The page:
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Childcare & Early Education

Outdoor Learning in a Nursery Setting

From nature walks and planting seeds to outdoor craft and play, all of the children in our care experience a form of forest education to enjoy playing and exploring outside, develop independence, and understand more about the world they live in.

Being outside has huge benefits for everyone, no matter their age, so at Derwent Stepping Stones we felt it was important to make sure we created some form of outdoor learning nursery for children to experience. Our nursery settings are now able to enjoy a range of different activities in different natural environments that give children the opportunity to explore outdoor spaces independently, and learn and assess their own surroundings and abilities.

With the help of our wonderful friends at Pattonair, we’ve even been able to create our own forest garden at our St Marks Road setting, which is accessed directly from our main outdoor area. Once you enter the forest garden, you feel transported into nature. Our children love the different activities available for them within the forest garden, which covers all aspects of the early years’ curriculum. We explore nature throughout the seasons, watching with wonder as plants grow, water freezes and rain makes the best mud for the mud kitchen.

Why Go Outside?

There is a huge amount of research that has proven being outside improves mental, physical and emotional health in children. Exploring and playing outdoors with forest education provides new opportunities to improve communication skills and build relationships, as well as develop confidence, self-esteem and resilience as they take new risks in new activities and learn how to deal with both success and failure. Creativity, motor skills and problem solving are all challenged and improved, leading to what is often a very positive impact on a child’s behaviour and development.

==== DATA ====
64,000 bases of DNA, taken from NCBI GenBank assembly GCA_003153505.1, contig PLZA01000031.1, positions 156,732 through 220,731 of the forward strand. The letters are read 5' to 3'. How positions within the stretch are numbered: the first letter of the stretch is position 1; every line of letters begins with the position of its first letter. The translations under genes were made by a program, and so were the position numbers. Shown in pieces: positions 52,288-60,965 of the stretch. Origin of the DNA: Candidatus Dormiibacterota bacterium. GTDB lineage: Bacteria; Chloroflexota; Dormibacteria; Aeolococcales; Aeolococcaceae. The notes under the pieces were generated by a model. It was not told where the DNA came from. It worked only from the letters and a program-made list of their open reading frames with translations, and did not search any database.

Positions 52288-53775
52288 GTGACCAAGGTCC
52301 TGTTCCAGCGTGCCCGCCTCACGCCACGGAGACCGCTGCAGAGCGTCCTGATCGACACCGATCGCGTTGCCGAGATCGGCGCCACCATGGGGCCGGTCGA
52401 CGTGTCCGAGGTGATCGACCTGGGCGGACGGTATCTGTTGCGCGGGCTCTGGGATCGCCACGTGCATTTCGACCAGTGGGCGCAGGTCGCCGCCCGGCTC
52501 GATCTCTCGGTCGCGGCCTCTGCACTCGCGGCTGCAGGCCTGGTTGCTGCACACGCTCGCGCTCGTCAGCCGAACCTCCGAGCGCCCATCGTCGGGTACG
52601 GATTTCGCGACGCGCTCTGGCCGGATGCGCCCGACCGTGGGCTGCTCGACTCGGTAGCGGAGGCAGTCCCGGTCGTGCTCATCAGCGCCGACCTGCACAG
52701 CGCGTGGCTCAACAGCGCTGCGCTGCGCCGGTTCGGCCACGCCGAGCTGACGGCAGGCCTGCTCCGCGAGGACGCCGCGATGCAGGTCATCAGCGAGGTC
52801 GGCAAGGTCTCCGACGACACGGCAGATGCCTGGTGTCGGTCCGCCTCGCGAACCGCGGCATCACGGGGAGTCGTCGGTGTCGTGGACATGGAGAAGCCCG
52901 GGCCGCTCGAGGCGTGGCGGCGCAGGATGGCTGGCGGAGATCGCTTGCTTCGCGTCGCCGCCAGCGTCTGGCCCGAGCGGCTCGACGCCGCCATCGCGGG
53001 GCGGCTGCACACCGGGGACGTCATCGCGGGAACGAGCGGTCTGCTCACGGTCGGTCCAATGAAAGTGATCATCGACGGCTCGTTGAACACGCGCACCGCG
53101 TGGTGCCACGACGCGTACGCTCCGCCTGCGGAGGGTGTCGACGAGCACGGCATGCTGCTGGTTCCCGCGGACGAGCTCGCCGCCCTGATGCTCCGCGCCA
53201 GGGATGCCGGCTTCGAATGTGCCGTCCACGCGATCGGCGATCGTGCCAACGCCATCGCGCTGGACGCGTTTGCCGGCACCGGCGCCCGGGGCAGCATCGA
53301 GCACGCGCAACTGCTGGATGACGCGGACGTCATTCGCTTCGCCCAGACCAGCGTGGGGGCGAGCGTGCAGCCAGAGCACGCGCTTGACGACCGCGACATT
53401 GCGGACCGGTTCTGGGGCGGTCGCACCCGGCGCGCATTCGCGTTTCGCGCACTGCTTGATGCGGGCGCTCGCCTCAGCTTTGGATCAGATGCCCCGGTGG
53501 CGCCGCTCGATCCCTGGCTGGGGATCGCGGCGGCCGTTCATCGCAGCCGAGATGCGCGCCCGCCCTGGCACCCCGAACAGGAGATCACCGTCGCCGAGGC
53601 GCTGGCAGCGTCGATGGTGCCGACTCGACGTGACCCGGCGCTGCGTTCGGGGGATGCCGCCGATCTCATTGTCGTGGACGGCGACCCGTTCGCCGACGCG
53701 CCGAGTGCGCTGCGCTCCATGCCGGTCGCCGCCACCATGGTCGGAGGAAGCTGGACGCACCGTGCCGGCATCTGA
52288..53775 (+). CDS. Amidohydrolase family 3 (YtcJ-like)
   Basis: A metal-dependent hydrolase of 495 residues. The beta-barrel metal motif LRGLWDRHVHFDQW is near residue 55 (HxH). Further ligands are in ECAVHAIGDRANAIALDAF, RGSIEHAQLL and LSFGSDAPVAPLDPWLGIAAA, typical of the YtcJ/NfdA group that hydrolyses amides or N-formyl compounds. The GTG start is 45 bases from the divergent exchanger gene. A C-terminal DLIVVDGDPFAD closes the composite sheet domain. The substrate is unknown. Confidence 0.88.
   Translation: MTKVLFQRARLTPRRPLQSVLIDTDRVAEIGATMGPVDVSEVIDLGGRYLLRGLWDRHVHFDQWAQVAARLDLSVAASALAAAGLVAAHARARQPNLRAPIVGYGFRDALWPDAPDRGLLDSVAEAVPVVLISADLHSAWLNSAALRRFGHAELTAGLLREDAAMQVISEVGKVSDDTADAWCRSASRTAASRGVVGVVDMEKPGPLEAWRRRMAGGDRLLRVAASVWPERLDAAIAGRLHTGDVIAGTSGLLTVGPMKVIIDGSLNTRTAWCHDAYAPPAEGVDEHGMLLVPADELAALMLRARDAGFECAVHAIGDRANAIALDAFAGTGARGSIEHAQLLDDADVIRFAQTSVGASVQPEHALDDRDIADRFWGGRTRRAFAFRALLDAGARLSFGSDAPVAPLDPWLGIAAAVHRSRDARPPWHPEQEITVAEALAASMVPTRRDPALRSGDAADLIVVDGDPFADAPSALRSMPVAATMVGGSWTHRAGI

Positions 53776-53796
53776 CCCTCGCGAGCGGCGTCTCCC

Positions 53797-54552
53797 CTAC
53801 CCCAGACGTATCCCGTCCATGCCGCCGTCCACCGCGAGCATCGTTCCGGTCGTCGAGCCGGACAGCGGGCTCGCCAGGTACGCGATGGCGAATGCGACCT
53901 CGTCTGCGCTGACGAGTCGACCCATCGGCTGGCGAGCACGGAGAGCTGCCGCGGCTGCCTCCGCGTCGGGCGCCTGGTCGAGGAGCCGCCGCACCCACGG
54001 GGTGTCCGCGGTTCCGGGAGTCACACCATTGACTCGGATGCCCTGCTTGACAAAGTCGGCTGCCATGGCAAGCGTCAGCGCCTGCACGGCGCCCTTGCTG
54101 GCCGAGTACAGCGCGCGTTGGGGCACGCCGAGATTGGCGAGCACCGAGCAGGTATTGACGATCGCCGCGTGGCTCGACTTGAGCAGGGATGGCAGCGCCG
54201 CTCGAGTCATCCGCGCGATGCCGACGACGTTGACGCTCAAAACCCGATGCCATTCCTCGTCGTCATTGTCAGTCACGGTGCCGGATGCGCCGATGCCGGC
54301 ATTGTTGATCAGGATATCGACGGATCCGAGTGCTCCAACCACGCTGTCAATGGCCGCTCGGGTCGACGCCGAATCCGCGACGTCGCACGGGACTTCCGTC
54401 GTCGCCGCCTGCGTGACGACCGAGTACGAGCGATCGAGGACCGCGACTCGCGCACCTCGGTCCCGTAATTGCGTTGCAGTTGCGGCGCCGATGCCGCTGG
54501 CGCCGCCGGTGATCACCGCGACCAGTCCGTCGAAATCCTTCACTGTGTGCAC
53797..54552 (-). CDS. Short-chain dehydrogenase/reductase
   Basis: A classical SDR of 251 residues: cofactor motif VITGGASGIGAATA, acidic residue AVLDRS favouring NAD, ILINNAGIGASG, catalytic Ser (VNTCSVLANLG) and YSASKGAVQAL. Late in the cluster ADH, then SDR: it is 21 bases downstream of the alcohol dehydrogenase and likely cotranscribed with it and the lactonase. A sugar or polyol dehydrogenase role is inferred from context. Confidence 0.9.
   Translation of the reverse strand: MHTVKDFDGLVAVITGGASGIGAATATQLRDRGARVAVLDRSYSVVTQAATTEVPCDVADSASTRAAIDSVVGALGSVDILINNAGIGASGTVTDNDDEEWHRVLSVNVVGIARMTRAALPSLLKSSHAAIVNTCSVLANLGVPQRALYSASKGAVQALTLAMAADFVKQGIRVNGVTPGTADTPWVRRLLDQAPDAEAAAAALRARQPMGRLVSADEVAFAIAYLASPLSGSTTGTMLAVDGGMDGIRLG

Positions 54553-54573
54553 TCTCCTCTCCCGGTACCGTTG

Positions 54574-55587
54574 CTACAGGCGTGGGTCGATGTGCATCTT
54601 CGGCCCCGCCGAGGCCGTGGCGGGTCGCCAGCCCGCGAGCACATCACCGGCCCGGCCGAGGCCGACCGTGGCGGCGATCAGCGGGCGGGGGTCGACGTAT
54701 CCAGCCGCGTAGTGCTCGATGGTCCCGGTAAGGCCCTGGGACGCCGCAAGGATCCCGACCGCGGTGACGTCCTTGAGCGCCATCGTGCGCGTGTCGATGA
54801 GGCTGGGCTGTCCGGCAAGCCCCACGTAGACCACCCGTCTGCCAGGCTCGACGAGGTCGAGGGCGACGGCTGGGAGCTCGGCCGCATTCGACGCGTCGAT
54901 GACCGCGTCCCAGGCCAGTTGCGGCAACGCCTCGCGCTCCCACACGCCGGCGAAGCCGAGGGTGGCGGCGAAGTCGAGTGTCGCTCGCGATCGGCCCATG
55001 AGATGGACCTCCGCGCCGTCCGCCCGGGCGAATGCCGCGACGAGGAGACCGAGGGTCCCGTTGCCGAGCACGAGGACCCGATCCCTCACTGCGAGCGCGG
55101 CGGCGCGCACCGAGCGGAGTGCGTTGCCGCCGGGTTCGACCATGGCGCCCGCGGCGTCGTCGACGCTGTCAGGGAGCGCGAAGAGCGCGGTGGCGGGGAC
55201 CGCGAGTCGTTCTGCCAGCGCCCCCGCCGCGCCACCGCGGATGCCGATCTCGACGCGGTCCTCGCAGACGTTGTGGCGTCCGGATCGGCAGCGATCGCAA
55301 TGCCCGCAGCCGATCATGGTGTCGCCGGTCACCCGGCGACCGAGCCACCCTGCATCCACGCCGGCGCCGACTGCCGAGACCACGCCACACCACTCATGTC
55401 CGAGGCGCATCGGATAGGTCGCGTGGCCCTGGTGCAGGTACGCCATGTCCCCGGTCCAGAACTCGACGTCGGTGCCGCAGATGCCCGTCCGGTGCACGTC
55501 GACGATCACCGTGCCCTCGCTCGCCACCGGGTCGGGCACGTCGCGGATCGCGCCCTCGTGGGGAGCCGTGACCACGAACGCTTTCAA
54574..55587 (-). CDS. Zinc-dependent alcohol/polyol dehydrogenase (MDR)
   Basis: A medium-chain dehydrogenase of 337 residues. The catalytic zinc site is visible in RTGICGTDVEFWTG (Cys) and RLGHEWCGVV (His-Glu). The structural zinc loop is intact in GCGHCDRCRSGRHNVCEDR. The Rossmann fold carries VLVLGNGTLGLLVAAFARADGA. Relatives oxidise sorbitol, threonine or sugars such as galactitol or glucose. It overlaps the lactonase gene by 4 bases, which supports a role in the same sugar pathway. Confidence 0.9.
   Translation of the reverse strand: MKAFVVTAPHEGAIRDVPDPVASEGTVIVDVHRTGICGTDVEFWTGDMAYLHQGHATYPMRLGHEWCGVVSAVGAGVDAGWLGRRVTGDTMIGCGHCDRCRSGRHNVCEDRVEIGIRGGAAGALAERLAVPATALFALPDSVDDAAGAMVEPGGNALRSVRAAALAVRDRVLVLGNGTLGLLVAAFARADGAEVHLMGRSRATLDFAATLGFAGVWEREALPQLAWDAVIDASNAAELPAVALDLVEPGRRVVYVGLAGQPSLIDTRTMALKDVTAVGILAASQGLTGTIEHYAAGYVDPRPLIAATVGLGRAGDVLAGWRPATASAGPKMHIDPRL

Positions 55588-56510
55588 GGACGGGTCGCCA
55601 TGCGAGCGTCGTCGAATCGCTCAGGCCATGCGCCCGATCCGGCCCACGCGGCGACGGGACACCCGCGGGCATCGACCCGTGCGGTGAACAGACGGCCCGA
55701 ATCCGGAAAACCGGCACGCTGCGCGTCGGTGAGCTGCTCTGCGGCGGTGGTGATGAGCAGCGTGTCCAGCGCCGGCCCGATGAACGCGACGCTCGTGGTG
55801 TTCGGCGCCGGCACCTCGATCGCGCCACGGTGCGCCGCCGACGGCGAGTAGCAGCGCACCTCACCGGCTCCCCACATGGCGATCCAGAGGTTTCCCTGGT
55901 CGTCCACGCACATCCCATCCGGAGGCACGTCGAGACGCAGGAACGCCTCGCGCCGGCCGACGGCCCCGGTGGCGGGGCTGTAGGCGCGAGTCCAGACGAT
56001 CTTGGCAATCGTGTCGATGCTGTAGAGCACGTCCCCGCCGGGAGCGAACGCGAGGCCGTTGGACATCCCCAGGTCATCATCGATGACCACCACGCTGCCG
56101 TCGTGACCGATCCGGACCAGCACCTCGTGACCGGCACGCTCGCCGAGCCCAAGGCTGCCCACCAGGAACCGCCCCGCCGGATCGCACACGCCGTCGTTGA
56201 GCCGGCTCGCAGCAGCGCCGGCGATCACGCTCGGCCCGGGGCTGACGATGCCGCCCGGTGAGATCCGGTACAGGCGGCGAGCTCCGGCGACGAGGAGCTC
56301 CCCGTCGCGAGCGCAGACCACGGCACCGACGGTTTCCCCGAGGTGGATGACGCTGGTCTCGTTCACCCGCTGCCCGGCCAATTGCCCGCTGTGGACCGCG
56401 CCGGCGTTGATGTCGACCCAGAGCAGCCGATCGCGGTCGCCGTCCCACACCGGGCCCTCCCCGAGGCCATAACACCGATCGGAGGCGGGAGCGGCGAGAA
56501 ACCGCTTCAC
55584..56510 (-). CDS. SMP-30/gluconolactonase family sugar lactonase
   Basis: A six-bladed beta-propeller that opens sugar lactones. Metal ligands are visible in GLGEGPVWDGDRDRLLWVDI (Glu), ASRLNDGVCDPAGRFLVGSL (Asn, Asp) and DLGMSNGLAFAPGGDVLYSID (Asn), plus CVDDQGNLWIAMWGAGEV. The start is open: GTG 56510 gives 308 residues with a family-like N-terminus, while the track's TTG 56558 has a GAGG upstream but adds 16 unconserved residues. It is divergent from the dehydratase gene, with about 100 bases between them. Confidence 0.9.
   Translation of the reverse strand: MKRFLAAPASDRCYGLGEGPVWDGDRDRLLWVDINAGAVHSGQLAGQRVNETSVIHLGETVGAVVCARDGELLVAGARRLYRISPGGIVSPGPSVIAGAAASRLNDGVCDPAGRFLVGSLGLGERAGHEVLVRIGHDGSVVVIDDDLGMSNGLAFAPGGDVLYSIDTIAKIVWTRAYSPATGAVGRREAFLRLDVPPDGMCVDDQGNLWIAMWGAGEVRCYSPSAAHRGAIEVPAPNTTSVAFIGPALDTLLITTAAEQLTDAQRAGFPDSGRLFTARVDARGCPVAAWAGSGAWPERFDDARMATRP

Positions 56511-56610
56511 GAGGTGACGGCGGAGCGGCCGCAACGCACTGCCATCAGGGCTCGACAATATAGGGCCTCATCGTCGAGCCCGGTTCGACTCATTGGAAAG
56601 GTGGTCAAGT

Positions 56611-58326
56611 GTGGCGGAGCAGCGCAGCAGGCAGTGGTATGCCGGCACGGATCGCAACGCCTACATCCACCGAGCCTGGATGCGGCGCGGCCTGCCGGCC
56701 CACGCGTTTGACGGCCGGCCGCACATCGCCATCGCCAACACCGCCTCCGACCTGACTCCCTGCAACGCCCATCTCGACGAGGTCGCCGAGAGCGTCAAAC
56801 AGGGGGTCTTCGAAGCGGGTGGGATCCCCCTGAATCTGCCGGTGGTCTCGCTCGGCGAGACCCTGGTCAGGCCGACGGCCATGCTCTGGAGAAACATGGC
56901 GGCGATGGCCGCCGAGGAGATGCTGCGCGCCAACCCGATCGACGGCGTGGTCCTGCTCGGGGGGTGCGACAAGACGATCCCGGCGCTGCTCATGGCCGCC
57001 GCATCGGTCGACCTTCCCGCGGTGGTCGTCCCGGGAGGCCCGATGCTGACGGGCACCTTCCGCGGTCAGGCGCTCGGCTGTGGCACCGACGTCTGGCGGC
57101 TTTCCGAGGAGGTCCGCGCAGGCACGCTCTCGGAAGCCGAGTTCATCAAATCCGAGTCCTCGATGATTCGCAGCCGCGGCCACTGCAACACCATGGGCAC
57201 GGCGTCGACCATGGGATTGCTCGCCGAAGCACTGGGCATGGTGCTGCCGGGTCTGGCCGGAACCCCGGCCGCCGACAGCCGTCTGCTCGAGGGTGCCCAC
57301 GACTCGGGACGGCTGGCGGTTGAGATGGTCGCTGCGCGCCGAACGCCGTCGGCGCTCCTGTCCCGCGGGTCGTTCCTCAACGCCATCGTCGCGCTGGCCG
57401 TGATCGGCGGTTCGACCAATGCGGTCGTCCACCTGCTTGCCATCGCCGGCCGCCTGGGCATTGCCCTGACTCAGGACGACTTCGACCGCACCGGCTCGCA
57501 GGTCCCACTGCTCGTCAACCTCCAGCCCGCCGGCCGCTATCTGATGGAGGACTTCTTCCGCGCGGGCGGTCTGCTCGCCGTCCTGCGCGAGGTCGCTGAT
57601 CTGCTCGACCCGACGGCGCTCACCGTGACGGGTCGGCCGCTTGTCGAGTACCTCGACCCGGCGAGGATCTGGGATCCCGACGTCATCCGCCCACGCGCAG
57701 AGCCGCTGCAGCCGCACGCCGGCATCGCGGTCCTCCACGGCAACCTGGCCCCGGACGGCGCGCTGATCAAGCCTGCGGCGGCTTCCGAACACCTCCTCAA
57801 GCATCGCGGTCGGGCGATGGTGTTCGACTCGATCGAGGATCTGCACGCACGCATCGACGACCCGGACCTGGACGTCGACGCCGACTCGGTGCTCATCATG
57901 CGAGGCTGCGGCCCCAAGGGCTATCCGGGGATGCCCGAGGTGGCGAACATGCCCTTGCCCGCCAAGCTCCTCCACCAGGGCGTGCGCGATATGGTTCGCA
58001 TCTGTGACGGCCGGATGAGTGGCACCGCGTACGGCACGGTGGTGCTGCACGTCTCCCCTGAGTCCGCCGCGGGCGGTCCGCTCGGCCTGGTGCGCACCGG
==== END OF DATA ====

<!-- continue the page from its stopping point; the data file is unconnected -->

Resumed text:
A World of Excitement

The opportunities for outside play are endless, especially with a child’s imagination. When engaging with forest education, we find a balance between structured activities and letting children find their own interests while wandering the outdoor space under our supervision. Either way, the experience is always fun and always educational. Whether hunting for minibeasts, splashing in puddles, tending to baby plants or playing a number of games that allow them to run around, all of the children finish their forest education sessions with huge smiles and lots of excitement for their next trip outdoors.

Part of the Curriculum

Forest education supports many different areas of the early years’ curriculum. The new environments and outdoor spaces are a great place to continue physical development, and new activities often mean lots of new interactions to help improve communication skills and their own personal and emotional development. Nature is also an important part of learning itself. From seasons and weather to plant and animal life, there’s endless opportunities to learn about the world we live in. Using natural materials such as leaves and twigs there’s also lots of ways to enjoy some art and craft activities too.